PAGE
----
Is this Lam or Fish?
lambda fish

In this blog I’ll talk about how to implement and understand the foundations of semantics, type theory, and computation. I’ve implemented over 12 lambda calculi including their AST, parser, and Repls for each. This means you can take whiteboard examples of these calculi and run them. The functionality is also tested using QuickCheck.

The code can be found here with instructions to build and run them.


I’ve been studying the Foundations of Programming Languages, Semantics, and Type Theory. I decided to implement some of the common Lambda Calculi to solidify my understanding.

The naming of this repo was inspired in part by Andrej Bauer’s plzoo.

One aim of the repo is to implement popular (functional) languages and extensions to portray how the theory translates into practice.

The languages are written in Haskell and are intentionally simple. That is, they do not use advanced features of Haskell but rather minimal use of type constructors, recursion, and functional programming.

The intention here is to maximise your understanding of language design whilst minimising the need to understand Haskell. Of course it helps if you know it!

The following list of language proceeds (roughly) in order of complexity of the lambda cube. We detour by some other seminal calculi, and if one is missing by all means please add it!


  1. ULC: Alonzo Church’s Untyped Lambda Calculus (Church Style)
  2. SKI: Moses Schonfinkel’s SKI Combinator Calculus. In essence an (untyped) combinator calculus equivalent in computational power to ULC, but without abstraction.
  3. STLC: Alonzo Church’s Simply-Typed Lambda Calculus (Church) with one base type and function types
  4. SystemT: Kurt Godel’s System T. In essence the STLC with Nat swapped out for the base type and primitive recursion on Nats.
  5. PCF: Gordon Plotkin’s Programming Computable Functions. In essence it’s System T but using the Y combinator for general recursion instead of primitive.
  6. Mu: Michel Parigot’s Lambda-Mu. In essence it’s STLC with continuations that don’t rely on the reduction strategy used.
  7. SystemF: John Reynolds’ System F. In essence it’s STLC with parametric polymorphism built in.
  8. SOL: John Mitchell and Gordon Plotkin’s SOL. In essence it’s System F but with existential types made explicit.
  9. Cata: In essence it’s STLC with inductive types.
  10. Ana: In essence it’s STLC with coinductive types.
  11. Sub: Benjamin Pierce’s Lambda Calculus with Subtypes. In essence it’s STLC with generalised records and subtype polymorphism.
  12. Omega: Renardel de Lavalette’s L(or λω). In essence it’s STLC with kinding and type-operators.
  13. FOmega: Jean Yves-Girard’s FOmega. In essence it’s SystemF + Omega which enables higher-order polymorphism.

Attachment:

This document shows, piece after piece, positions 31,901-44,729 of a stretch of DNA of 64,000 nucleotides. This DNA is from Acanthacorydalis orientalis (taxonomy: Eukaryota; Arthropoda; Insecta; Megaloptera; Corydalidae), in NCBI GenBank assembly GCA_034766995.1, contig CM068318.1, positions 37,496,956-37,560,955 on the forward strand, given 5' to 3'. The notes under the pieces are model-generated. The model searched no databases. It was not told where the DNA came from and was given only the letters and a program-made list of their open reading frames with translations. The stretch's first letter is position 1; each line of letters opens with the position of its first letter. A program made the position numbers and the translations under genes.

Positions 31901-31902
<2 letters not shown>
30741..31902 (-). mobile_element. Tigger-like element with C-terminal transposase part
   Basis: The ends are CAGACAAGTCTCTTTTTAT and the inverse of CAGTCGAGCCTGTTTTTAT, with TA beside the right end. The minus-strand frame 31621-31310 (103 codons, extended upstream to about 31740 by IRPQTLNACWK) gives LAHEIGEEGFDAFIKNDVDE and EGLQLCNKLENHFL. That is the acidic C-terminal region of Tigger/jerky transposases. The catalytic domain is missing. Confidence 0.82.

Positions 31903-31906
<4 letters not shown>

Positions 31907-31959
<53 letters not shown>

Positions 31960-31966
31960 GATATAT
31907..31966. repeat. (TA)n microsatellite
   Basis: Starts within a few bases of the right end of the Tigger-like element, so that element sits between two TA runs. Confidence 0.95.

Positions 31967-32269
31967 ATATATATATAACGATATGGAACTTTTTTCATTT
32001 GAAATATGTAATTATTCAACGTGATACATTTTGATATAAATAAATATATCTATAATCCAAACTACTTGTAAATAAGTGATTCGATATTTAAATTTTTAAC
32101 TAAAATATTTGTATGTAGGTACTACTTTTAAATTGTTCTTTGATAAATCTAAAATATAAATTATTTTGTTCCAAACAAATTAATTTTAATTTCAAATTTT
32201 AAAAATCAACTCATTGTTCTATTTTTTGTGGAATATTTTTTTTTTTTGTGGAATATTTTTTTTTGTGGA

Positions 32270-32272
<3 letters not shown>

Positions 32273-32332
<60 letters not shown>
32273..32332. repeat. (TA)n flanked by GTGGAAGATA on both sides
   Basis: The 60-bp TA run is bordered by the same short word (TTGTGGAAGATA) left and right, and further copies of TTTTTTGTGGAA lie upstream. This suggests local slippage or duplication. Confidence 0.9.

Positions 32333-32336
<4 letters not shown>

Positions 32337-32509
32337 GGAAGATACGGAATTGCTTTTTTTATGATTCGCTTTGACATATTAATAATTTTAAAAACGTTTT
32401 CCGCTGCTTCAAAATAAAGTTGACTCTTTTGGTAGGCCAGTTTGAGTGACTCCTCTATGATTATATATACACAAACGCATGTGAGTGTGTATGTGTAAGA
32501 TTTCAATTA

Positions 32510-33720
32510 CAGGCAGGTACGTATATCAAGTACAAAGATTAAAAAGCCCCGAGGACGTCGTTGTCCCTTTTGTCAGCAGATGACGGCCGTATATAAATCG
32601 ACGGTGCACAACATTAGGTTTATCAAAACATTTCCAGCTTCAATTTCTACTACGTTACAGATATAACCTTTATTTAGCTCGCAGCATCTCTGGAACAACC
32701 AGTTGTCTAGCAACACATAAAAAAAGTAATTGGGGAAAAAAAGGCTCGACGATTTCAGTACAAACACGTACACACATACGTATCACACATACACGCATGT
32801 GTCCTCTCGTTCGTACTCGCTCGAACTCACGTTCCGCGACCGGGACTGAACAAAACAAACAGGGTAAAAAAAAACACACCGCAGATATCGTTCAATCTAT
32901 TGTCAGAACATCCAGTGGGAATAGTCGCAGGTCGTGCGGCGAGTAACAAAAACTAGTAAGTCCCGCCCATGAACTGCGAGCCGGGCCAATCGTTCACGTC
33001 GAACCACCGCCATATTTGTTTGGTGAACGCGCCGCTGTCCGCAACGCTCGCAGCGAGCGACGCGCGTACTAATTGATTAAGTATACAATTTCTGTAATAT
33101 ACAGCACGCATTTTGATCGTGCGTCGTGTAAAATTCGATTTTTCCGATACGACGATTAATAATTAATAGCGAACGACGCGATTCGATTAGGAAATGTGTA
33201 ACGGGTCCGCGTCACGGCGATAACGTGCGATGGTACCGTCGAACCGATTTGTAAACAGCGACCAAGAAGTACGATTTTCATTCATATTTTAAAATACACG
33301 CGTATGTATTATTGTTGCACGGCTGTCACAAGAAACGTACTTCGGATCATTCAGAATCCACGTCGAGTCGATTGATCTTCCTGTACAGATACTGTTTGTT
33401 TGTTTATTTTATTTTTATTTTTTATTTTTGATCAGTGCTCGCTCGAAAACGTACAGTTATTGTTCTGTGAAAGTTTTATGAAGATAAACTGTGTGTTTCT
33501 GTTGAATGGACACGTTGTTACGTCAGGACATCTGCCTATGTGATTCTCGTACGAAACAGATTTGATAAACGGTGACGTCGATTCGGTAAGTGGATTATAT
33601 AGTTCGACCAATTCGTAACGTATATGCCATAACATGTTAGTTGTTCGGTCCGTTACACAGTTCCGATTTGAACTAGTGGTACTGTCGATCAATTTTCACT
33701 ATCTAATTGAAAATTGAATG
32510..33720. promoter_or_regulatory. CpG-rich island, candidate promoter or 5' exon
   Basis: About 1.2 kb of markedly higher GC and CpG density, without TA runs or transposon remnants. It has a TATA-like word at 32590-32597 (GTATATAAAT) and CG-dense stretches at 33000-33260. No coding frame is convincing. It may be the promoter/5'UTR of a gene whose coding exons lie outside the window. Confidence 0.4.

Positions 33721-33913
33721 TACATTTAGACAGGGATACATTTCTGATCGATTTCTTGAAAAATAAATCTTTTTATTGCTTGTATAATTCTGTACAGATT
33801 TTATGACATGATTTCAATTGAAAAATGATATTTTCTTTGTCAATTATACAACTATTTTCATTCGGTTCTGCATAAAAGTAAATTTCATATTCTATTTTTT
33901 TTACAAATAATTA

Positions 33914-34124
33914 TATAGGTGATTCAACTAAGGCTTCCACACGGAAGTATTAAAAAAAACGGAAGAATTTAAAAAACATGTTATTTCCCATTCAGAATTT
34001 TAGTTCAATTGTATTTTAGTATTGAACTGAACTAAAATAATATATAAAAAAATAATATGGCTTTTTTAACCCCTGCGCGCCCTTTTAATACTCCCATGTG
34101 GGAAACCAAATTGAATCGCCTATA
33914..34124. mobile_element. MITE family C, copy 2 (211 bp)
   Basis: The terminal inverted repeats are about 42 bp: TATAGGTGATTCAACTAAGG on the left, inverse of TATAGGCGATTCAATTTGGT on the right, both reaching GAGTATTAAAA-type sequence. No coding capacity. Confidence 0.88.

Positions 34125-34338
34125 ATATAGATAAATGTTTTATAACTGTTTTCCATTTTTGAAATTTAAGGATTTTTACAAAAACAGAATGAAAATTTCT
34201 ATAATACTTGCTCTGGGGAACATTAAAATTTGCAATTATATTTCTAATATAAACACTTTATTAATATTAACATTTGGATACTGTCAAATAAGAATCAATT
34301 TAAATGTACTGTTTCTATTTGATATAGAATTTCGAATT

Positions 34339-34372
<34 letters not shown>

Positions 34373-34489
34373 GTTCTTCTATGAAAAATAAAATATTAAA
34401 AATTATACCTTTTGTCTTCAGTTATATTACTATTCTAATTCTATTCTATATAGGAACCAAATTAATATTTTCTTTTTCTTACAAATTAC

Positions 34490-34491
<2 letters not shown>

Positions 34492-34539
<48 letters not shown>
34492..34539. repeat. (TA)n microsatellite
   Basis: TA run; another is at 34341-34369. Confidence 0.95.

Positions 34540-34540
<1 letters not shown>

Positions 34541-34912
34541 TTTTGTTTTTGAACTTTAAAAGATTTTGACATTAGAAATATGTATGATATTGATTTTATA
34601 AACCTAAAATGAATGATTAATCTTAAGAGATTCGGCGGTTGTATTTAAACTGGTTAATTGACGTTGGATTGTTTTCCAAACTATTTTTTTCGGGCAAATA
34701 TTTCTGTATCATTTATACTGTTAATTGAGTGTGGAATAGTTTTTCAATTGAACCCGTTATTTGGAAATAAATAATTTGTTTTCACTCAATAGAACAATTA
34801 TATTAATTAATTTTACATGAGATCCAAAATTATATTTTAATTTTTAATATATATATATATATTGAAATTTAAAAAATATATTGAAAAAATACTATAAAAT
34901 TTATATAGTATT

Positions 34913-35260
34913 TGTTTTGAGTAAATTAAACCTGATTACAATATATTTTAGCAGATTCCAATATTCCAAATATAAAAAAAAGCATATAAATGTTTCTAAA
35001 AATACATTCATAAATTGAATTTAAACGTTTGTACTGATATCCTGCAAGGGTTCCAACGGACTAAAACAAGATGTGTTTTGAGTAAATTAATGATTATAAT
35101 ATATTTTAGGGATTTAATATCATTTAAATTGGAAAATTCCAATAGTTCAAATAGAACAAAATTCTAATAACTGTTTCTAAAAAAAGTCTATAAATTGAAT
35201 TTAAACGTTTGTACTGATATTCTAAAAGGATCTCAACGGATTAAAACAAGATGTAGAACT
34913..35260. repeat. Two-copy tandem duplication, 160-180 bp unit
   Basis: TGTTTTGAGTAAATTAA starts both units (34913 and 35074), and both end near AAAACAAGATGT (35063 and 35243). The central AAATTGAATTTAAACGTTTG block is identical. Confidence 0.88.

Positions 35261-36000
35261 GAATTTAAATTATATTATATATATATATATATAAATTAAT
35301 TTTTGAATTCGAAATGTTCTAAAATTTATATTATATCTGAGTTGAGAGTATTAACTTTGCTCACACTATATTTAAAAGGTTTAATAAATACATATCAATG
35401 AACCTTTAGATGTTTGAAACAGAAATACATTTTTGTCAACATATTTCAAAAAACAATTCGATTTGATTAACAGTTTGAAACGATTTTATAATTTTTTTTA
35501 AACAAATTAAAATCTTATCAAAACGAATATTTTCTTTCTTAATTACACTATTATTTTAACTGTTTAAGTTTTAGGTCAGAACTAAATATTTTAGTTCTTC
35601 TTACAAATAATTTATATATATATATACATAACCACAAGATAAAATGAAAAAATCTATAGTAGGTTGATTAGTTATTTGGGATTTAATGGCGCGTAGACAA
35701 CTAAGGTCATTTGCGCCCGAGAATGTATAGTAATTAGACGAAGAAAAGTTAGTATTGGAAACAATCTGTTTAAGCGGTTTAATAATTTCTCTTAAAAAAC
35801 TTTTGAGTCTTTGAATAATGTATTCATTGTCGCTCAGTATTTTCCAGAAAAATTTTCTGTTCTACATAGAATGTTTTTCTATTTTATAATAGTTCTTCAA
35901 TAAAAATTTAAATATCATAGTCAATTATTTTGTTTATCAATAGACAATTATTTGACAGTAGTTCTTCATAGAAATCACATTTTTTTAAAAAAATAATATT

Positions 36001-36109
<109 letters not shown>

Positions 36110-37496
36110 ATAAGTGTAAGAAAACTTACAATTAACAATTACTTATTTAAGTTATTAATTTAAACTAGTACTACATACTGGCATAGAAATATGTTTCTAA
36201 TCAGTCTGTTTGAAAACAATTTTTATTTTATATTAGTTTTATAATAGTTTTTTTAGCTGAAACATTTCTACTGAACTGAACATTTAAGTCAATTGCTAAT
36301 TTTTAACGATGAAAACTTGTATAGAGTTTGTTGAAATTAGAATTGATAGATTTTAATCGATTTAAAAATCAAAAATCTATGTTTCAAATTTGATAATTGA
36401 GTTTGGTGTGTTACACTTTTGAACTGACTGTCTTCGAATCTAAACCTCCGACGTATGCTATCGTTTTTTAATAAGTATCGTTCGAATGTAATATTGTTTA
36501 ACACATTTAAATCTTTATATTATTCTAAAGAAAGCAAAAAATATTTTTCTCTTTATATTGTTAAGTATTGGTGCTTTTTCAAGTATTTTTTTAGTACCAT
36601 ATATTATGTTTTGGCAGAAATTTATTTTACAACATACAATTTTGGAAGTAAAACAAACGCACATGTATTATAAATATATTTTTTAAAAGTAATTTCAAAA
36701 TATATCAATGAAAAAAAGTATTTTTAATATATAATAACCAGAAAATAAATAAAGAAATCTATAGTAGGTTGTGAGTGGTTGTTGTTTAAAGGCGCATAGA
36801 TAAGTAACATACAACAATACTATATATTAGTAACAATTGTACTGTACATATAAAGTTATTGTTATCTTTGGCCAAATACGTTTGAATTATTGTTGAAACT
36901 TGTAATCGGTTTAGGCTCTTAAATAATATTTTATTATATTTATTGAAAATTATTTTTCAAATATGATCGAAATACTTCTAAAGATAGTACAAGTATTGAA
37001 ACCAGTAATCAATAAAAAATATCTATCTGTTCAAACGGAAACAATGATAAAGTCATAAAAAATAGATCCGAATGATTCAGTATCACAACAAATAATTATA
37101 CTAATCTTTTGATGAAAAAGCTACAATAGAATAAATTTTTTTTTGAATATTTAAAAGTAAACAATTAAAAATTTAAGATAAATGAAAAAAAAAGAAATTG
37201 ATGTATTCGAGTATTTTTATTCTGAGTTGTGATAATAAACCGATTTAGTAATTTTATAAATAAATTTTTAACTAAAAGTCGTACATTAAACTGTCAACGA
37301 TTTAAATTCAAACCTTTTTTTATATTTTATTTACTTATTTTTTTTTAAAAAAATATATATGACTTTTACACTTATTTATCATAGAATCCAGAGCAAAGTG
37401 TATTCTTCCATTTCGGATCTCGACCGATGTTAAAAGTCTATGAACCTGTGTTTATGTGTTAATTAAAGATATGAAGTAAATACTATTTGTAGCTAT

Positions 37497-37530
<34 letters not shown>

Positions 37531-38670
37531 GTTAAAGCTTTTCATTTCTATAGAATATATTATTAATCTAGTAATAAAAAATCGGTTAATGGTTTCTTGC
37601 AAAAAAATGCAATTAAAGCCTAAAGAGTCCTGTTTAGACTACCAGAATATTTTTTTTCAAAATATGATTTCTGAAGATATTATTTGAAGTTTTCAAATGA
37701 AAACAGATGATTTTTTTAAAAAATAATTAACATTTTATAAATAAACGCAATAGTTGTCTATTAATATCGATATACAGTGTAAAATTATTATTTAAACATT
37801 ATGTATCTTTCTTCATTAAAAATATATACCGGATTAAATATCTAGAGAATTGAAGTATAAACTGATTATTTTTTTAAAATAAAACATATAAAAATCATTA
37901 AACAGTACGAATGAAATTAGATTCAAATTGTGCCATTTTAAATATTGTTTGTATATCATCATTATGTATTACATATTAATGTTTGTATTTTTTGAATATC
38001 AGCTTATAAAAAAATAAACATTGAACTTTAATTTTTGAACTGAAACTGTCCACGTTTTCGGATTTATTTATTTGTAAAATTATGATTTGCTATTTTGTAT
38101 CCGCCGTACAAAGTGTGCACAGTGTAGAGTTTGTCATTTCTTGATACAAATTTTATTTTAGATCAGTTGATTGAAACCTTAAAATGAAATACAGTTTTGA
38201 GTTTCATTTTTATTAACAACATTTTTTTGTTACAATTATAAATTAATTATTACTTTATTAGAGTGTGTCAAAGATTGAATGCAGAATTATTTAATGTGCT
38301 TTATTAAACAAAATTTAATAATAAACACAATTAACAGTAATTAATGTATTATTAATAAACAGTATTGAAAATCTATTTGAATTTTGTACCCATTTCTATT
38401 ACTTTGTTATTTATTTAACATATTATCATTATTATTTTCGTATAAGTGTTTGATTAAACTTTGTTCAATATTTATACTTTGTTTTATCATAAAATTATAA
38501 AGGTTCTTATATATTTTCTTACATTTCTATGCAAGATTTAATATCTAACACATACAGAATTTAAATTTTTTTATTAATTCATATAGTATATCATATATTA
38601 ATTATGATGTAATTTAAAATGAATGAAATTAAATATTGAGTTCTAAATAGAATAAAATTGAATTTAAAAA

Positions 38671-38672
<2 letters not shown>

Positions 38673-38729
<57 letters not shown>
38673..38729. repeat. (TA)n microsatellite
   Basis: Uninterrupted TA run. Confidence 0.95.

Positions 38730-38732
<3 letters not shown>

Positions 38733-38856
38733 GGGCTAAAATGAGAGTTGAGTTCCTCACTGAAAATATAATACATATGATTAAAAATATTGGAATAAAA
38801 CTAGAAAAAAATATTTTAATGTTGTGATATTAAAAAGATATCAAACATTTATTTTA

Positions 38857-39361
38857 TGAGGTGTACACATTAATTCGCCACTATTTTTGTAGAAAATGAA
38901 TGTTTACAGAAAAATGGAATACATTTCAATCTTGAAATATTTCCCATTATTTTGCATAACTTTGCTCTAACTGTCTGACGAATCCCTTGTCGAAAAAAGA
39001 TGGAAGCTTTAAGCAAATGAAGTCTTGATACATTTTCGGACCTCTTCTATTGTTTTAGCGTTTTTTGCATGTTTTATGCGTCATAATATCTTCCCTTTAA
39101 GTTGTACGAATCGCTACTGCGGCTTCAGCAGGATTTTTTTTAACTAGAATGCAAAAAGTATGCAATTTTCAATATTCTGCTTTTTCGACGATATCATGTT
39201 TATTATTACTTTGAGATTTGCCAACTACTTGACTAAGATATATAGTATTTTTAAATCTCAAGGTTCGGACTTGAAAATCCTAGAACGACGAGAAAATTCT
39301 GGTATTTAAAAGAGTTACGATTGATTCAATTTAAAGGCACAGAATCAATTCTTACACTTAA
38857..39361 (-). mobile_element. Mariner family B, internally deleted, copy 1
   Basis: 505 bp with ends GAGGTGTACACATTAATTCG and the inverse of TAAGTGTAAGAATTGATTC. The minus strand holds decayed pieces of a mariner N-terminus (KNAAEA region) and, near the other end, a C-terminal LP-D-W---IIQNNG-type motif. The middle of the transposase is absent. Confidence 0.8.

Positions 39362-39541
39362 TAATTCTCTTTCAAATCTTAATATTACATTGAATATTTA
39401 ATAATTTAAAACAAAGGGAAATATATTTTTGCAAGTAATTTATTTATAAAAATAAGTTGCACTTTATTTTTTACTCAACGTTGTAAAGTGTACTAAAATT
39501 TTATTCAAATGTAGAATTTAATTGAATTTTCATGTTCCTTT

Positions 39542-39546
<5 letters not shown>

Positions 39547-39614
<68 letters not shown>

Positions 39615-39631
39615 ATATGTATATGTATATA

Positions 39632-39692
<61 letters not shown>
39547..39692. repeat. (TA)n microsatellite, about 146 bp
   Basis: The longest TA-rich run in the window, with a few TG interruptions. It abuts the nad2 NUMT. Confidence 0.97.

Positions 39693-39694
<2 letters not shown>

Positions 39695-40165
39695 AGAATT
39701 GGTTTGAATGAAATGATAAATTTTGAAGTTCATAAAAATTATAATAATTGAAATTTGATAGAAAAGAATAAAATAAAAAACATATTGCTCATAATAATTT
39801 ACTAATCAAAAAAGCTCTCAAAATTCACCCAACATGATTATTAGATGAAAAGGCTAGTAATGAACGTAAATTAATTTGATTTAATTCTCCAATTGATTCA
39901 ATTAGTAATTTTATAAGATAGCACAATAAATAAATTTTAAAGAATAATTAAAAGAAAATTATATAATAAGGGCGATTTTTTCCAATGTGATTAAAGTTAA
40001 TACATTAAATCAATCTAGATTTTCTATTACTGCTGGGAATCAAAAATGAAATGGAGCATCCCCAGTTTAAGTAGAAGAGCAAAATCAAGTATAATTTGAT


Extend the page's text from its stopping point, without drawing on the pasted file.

14. LF: Bob Harper, Furio Honsell, and Gordon Plotkin’s Edinburgh Logical Framework. In essence it’s STLC with pure first-order dependent types.
  15. C: Thierry Coquand and Gerard Huet’s Calculus of Constructions. In essence it is FOmega + LF written in a pure type systems style. This serves as the apex of the lambda cube and a constructive foundation of mathematics.

See each repo for details on installation/use.


Submit a PR if there’s something you want to add or fix! Bearing in mind a few things:

  1. Compile your code with -W, This catches any warnings. There shouldn’t be any warnings
  2. Use hlint, to handle code linting and suggestions. Like wall, there should be no suggesstions for file Foo.hs when running hlint Foo.hs.
  3. Ensure code has 100% Haddock coverage. This helps to document things if ever we want to.
  4. Keep in mind the motivations above, this code is not meant to be advanced Haskell, but rather simple (for demonstration) so try not to use advanced technologies if you can.

This is a work in progress so coverage of features may vary! check out the project issues for more information.


  1. Each language is designed using abstract data types in Haskell. This is a natural fit for higher-order and recursive terms in functional languages. The AST for each file contains any equivalence, typing, reduction and substitution rules needed.
  2. The parser for each instance is based around monadic parser combinators. The idea behind this is that we may compose parsers for several terms into a parser for all of them. The relationship between the left parser and the non-ambiguous grammars is thus a direct one.
  3. The Repl for each language is a simple recursive function that carries an environment with terms (and maybe types). Future work would replace these with Haskeline so that history and tab completion are available.
  4. The languages are tested using Quickcheck. We can randomly generate terms and parse them to ensure their show instance can be parsed into the equivalent term. Future work would see typing relations and reductions tested via type guided generation.